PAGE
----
The most immediate problem is you have an error in your sql query syntax at the two word table name. This requires special handling in a query and should be avoided. You should use an under score _, rather than a space, in any multiple word database, table, or column names. Read on to see how to get error handling that would have alerted you to this issue.
When learning, developing, and debugging code/query(ies), you should set php’s error_reporting to E_ALL (it should always be this value) and set display_errors to ON. This will give you immediate feedback as to any problems. These settings should be in the php.ini on your system. You should also be using a localhost development system and only put the final, tested, debugged, and secure code onto a live/public server. Continually uploading each change you make to a remote server to see the result of that change is a huge waste of time. On a live/public server, you would set display_errors to OFF and set log_errors to ON, in the php.ini, to cause all php errors to be logged instead of displayed.
Next, you should always have error handling for statements that can fail. For database statements, you should simply use exceptions for errors and in most cases let php catch and handle the exception, where php will use its error related settings (see above) to control what happens with the actual error information (database statement errors will ‘automatically’ get displayed/logged the same as php errors.) The exception to this rule are for errors that the visitor to your site can correct, such as when inserting/updating duplicate or out of range data values. In this case, your code should catch the exception, detect if the error number is for something your code is designed to handle, then setup and output a message telling the user exactly what was wrong with the data that they submitted. For all other error numbers, just re-throw the exception and let php handle it. A neat point of using exceptions for errors, is your main code only has to deal with error free execution. You can therefor remove any existing error handling conditional logic, to simplify your code.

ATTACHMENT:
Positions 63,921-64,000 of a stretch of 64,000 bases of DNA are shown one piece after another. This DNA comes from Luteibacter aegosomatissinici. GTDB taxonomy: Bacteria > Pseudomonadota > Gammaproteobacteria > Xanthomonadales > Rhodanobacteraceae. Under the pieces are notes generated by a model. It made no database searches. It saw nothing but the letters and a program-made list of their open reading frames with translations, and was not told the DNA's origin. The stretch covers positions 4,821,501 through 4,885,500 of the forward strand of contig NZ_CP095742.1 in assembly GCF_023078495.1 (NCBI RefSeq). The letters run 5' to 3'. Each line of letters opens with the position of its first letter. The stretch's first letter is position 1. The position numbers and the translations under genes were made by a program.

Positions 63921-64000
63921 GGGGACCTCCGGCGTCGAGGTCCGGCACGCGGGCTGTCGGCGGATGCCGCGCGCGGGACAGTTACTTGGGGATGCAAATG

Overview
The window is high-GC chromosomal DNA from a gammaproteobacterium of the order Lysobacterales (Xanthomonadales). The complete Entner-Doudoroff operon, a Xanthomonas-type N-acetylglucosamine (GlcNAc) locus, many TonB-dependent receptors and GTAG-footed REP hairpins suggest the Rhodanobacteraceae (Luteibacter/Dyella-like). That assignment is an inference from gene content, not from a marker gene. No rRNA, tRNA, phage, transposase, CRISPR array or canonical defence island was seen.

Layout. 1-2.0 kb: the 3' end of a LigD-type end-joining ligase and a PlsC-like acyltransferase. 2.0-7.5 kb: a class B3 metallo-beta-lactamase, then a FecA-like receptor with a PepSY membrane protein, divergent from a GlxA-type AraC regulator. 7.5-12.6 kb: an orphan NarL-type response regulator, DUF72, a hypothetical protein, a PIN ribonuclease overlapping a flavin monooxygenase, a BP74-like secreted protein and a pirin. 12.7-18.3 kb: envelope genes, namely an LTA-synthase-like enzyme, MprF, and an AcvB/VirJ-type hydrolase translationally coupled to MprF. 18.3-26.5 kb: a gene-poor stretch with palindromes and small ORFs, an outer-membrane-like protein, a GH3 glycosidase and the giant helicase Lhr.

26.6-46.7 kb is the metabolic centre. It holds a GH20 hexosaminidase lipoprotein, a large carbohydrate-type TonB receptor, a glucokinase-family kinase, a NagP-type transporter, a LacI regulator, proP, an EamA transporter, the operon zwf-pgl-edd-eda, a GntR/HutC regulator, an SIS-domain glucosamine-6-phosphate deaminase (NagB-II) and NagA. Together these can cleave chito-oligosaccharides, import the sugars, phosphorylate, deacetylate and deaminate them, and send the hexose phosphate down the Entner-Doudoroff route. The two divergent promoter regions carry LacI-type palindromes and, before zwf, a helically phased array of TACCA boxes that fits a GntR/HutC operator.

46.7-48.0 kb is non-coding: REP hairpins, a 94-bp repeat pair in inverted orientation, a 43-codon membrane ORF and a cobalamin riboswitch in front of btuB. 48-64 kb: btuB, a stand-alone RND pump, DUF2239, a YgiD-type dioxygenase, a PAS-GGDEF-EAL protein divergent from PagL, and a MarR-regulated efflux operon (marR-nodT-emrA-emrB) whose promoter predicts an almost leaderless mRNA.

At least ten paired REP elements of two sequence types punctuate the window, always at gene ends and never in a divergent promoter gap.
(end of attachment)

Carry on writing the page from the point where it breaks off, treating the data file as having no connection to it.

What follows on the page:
Lastly, if you are just starting out, you should forget about the mysqli extension and use the much simpler and more consistent PDO extension. You should also put your database connection code into a separate .php file and require it when needed, so that you don’t have to spend time redacting information in it when posting your main code.